Jennifer Smyser is director of policy programming at the Stanley Foundation, leading a team of policy professionals focused on nuclear security, human protection, and climate change. Before becoming director of policy programming in 2013, she was a program officer for more than six years, overseeing the foundation’s nuclear security policy programming as well as citizen leader outreach. Prior to joining the foundation in 2006, Jennifer spent a decade working at US-based nongovernmental organizations focused on US global engagement and citizen diplomacy. She holds a master's degree in public administration from Drake University.
What do you do at the foundation and how long have you been here?
I first learned about the Stanley Foundation in 1994. I was amazed by and fascinated with its mission and work from there on out. I spent many years waiting for a position to open up that I might qualify for and was lucky enough in June 2006 for that to happen.
I am the director of policy programming, leading a team of dynamic and talented staff working to pursue the foundation’s mission. While most days that means battling my inbox, going to meetings, and joining conference calls, the days when I get to see and be a part of the programming that brings our goals and vision to life are the best.
What do you like most about your job?
Being a part of the Stanley Foundation has allowed me to meet people I would not have otherwise met, taken me to places I would not have otherwise gone, and expanded my knowledge in ways I could not have foreseen. All of this means I get to be a better person because of where I work.
Where are you from?
I am a native Iowan who has only lived outside the state twice to study abroad. I grew up not understanding how big the world is or how big the realm of possibilities is for life. While my upbringing was far from sheltered, I had limited exposure to much geographically and culturally beyond the state of Iowa. A trip to Kenya—the grand prize from a radio contest I asked my stepmom to enter—when I was 15 opened my eyes to the world.
What do you do when you’re not at work?
I’ve always loved to read fiction, but being the mom of an active grade-schooler doesn’t leave as much time for it as I’d like. I play a mean game of Scrabble, enjoy growing a garden, and try to contribute to my community through volunteer efforts.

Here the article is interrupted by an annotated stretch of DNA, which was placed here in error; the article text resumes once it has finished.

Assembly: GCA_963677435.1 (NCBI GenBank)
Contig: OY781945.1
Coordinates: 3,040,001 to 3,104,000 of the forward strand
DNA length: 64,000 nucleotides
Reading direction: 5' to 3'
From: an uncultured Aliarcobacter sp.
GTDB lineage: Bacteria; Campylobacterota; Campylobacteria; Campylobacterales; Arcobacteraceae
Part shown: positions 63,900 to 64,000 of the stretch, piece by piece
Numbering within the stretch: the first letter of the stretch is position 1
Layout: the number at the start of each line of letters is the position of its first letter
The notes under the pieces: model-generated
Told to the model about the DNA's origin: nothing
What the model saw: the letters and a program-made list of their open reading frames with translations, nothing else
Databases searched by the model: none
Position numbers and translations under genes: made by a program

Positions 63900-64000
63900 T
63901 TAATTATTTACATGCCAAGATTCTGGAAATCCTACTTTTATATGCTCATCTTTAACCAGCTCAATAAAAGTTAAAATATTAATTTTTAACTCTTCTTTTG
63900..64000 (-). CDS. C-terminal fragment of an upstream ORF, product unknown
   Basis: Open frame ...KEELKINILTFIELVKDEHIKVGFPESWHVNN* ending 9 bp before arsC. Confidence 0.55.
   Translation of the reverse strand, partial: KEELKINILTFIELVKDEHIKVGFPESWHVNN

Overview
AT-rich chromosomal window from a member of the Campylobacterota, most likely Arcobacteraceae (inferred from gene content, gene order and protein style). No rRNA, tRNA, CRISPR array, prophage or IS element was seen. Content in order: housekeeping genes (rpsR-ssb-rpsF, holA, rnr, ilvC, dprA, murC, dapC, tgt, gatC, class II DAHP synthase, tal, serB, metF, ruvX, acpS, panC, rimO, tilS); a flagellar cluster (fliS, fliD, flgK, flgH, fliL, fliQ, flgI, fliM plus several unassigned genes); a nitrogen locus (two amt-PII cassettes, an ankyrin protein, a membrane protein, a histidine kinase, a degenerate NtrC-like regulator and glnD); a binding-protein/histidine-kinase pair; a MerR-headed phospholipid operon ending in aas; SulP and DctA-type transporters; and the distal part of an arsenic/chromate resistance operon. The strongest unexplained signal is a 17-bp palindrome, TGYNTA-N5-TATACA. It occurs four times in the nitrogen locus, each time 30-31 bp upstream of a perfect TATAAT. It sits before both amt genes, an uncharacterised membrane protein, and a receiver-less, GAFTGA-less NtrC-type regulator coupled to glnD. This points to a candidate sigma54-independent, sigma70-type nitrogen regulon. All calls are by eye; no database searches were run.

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Today's realities demand positive international cooperation. Shared global challenges require creative multilateral solutions. Annual world leader summits like the G-8 and G-20 are free from the traditional trappings of fixed institutions like the United Nations.Nuclear Material Security
Preventing a nuclear terrorist attack from taking place anywhere in the world is an achievable and common sense goal the world's governments can agree on. It requires US leadership and robust implementation of international agreements to secure, and where possible, eliminate the global supply of nuclear material. Secure the material and eliminate the threat.Preventing Genocide
Genocide and mass atrocities can be prevented by promoting the acceptance of states' sovereign responsibilities to ensure basic human protection. The world must work to help countries meet those responsibilities and ensure an effective multilateral response when states prove unwilling to honor them, a preventive framework outlined by the United Nation's Responsibility to Protect.Climate Change
UN Security Council Resolution 1540 mandates that all countries prevent the proliferation of nuclear, biological, and chemical weapons of mass destruction. While implementation of 1540 is slow and uneven, it's growing acceptance as a legitimate international security instrument opens the doors for some creative bridging of the security and development divide.Community Partnerships
We're thinking globally and acting locally. The Stanley Foundation organizes and supports a number of international, multicultural, and global education projects, including the Catherine Miller Explorer Awards and The Water in My Backyard.